What To Expect From Hollis Thompson This Season


Hollis Thompson has two years in the NBA under his belt. After starting off un-drafted in the NBA, he’s had to work harder than some other players to get to the point where he is at today. He now finds his place among other players who could be considered “misfits,” of their own with the Philadelphia 76ers.

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Signing with the Oklahoma City Thunder in his rookie season, he was quickly waived and had to make a name for himself in the D-League. He did well enough there to catch the attention of the San Antonio Spurs, who brought him in for Summer League in 2013. He didn’t do well enough for them to sign him, but the 76ers quickly jumped on the opportunity to add him to their developing arsenal.

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With the Sixers, Thompson quickly found his first important role as an NBA player, where he became a great off-the-bench three point force. He started half of the games with the Sixers in his first year, but was forced down again the next season, only starting just above 20.

Still, Thompson doesn’t let this get to him. He continues to push himself to be the best player he can possibly be, no matter where he finds himself. Whether it’s the D-League, or with an NBA team that is struggling to reach 20 wins, Thompson gives his all.

Last season, despite not starting as many games, he played more minutes than his previous year, and averaged more points per game (8.8).

When it comes to shooting, his three point shot is his best asset. Arguably, his deep shot is the best all-around component of his game. He attempted nearly 300 shots from the three point line last season, totaling up to be 53% of his total shots. Strangely enough, he was fantastic as a three point shooter on the road, shooting 42.8% from deep away from home, and just 37.6% in the Wells Fargo Center.

Hollis makes himself a great part of the offense because of his deep shot, and how he is willing to take a shot from anywhere on the three point line. No one location beyond the arc really sticks out on his heat map.

Hollis Thompson shooting chart 2014-15 season. Image courtesy of NBA.com/stats

He is clearly better from the sides, as shown by his measly 28.9% shooting from the top. Just inside, he shows issues as well, as he went 0/5 in that top section, and only going 1/6 in the section inside that.

It’s clear his mid-range jumper is in need of some help, as he shot just 25% from that middle ring.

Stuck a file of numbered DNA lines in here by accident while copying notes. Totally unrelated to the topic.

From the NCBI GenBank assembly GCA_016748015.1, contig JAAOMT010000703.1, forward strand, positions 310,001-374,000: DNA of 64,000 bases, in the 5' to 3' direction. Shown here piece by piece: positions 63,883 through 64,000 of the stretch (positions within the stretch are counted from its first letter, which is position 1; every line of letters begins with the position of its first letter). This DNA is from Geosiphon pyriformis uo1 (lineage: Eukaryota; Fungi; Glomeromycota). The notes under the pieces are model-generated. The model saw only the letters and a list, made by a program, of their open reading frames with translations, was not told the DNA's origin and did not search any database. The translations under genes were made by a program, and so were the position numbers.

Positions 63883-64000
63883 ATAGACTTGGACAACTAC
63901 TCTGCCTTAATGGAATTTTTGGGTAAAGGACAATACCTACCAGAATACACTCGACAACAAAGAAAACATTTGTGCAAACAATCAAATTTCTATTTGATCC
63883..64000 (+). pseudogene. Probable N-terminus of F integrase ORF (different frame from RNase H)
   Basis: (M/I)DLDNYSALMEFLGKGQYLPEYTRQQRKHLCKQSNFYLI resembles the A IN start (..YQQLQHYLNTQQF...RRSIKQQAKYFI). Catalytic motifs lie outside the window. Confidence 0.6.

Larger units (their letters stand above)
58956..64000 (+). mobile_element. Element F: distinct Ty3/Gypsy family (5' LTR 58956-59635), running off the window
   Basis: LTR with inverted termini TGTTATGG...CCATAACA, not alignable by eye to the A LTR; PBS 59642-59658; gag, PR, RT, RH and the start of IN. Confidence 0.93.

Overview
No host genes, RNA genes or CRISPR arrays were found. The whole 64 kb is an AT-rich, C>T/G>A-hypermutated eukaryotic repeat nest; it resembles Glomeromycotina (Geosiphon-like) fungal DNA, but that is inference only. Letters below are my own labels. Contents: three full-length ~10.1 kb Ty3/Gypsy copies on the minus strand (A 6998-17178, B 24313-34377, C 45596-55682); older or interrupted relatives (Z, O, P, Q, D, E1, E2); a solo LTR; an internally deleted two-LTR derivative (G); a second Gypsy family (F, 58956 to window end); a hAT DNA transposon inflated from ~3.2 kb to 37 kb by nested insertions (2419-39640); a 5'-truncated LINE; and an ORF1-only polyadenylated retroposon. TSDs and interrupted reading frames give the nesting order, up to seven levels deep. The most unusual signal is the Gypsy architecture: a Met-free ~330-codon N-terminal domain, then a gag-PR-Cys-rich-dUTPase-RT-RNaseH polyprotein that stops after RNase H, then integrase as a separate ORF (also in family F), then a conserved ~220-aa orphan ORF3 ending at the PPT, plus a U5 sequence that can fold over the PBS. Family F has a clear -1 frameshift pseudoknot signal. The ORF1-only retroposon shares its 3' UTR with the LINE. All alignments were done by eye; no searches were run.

Although I believe Thompson had reason to start coming into last year, I’m glad he was demoted right around the time of the All Star break. He started over 20 games before the All Star break, but just two following the break.

Despite him not starting, his off-the-bench role clearly worked out well for him. His three point percentage went up 10%, and his field goal percentage went up by 5% overall.


Hollis Thompson pre-All Star break, courtesy of NBA.com/stats.


Hollis Thompson post-All Star break, courtesy of NBA.com/stats.

His shot chart post-All Star break compared to the pre-All Star Break speaks for itself, and just goes to show how much better he is off of the bench rather than as a starter. While some would think less minutes would hinder him, he was still able to get almost the same amount of minutes as a sixth man.

Looking at this, I think we can expect a huge impact from Thompson next season. As a swingman, he’ll likely not see a lot of the shooting guard position due to Tony Wroten and Nik Stauskas being heavily involved there (although Wroten may be the point guard this year).

We could definitely see him playing small forward more, with his only major competition being Jason Richardson. Jerami Grant has been looked at as a player looking to get his place in the NBA as well, so we could see these two battling for the bench minutes this season.

Don’t expect Hollis to start next year. Expect him to be battling other players for his minutes. But, at the same time, don’t count Hollis out. He’s a player who has always had something to prove, and plays with a chip on his shoulder.

While Hollis would love to start, he performs much better off of the bench, clearly shown by the statistics he put up last season. I hope he comes off as the team’s sixth man next season, and shows the league that he can make an impact, and be a boost from the bench.

Next: Sixers Deciding No Players Worth Re-signing

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